One interesting thing about the Disenchantment theme is that it varies — it’s not the same in every episode. That should remind you of Seinfeld, which didn’t have a set theme but rather a varying track of bums and dadas that Jonathan Wolff recorded anew for each episode. He also wrote the themes to dozens of other TV shows, but it seems like he must have spent more time recording the Seinfeld themes than all the others put together. 

Though the opening music varied, here’s what consistently played for many episodes during the closing credits: 

Hold on a sec. Listen to the tune that starts 10 seconds into that clip. That’s clearly “My Prerogative” by Bobby Brown, the number one song in America one year before Seinfeld debuted. 

This is another resemblance not officially acknowledged anywhere. But I do see a few other people who agree with me. Here’s one YouTube video mashing up the two songs:

Here’s another:

Weird thing, though: Neither one of those use the bit of the Seinfeld music that most directly copies from “My Prerogative.” Again, it’s the melody 10 seconds into that closing credits video. 

In 2004, Britney Spears did a cover of “My Prerogative.” At this point, she’d recorded seemingly half a dozen songs about wanting independence, so fans who never knew the Bobby Brown version must have thought this was an original song by her. I’m convinced that somewhere out there was someone who heard her version and thought, “Why did Britney write a song by putting lyrics to the Seinfeld theme?” 

‘The Amanda Show’ Grabbed the Music From ‘Spyro the Dragon’

Speaking of child stars who went on to battle legal conservatorships, Amanda Bynes starred in her own sketch show for three years on Nickelodeon. Here’s the theme music:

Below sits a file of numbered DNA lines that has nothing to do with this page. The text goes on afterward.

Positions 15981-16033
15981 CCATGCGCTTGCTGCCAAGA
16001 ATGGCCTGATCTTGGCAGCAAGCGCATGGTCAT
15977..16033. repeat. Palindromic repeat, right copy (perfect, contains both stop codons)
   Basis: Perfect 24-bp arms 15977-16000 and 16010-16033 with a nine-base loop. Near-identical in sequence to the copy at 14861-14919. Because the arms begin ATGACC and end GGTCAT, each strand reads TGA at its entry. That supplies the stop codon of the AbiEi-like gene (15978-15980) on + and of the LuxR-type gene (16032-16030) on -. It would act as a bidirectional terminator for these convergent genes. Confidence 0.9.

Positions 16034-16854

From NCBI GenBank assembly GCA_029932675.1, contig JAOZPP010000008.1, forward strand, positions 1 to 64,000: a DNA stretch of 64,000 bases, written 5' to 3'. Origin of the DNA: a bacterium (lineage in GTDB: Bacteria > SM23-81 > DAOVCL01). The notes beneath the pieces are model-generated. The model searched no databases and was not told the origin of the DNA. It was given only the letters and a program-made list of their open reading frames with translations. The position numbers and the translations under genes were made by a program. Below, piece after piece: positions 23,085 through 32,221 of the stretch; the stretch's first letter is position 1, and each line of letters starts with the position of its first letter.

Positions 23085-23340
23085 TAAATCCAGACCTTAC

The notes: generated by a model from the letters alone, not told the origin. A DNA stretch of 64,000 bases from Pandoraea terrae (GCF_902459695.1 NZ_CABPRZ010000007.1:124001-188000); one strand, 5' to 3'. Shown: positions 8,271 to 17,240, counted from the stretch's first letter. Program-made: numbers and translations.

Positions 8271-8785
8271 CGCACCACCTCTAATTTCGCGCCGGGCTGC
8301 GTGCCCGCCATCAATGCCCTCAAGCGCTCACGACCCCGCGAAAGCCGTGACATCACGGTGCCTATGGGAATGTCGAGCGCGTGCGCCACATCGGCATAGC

Well, that wasn’t much of anything. Guess the network knew better than to make us sit through anything longer than that if they were just showing off clips of one single actor. Still, even with music that short, viewers were able to spot the origin. This was the same music from a video game that came out a year before The Amanda Show, the game Spyro the Dragon:

You might, of course, greet that with skepticism. Surely this TV show didn’t take its music from this random PlayStation game that most people have never heard of. Except, the two themes were written by the same guy, Stewart Copeland, who also drummed for The Police. Self-plagiarism is still plagiarism, Stewart. It might not be the most evil kind, but it may be the most provable kind.

The ‘Where on Earth Is Carmen Sandiego’ Song Is a Mozart Opera

When it came to pick a theme tune to the show Where on Earth Is Carmen Sandiego, Fox went the public domain route. The music came from a 1782 opera by Mozart, Die Entführung aus dem Serail:

This had to be someone’s idea of a highbrow joke. Because Carmen, besides being the name of a famous supervillain, is the name of one of the world’s most famous operas. You definitely recognize the overture, even if you can't identify it:

Same with this song from Act 1, called “Habanera”: 

Then when doing the theme to this show about Carmen, the team decided to go with an opera — but not the opera Carmen. They went with a different opera.

The real reason I wanted to share this fact with you, though, is that the show took its music from an existing opera, and I thought, “Really? That’s where the song ‘Where in the World Is Carmen Sandiego’ came from? That’s one of the best songs of all-time, how did I not know this?” 

I now listened to the Mozart song, which I’d never heard before. It didn’t sound a thing like “Carmen Sandiego,” as far as I could tell. But then I listened to it a few more times and said, “Ah, okay, I think I can hear the similarity now. Ha, ha, nice.”

Then I read up on the story further and realized this had nothing to do with the game show Where in the World Is Carmen Sandiego. The TV show in question was Where on Earth Is Carmen Sandiego, a separate Saturday morning cartoon.

So, there’s always the risk of seeing patterns where none exist. This phenomenon is called apophenia, and against it, we must stay ever vigilant. 

Follow Ryan Menezes on Twitter for more stuff no one should see.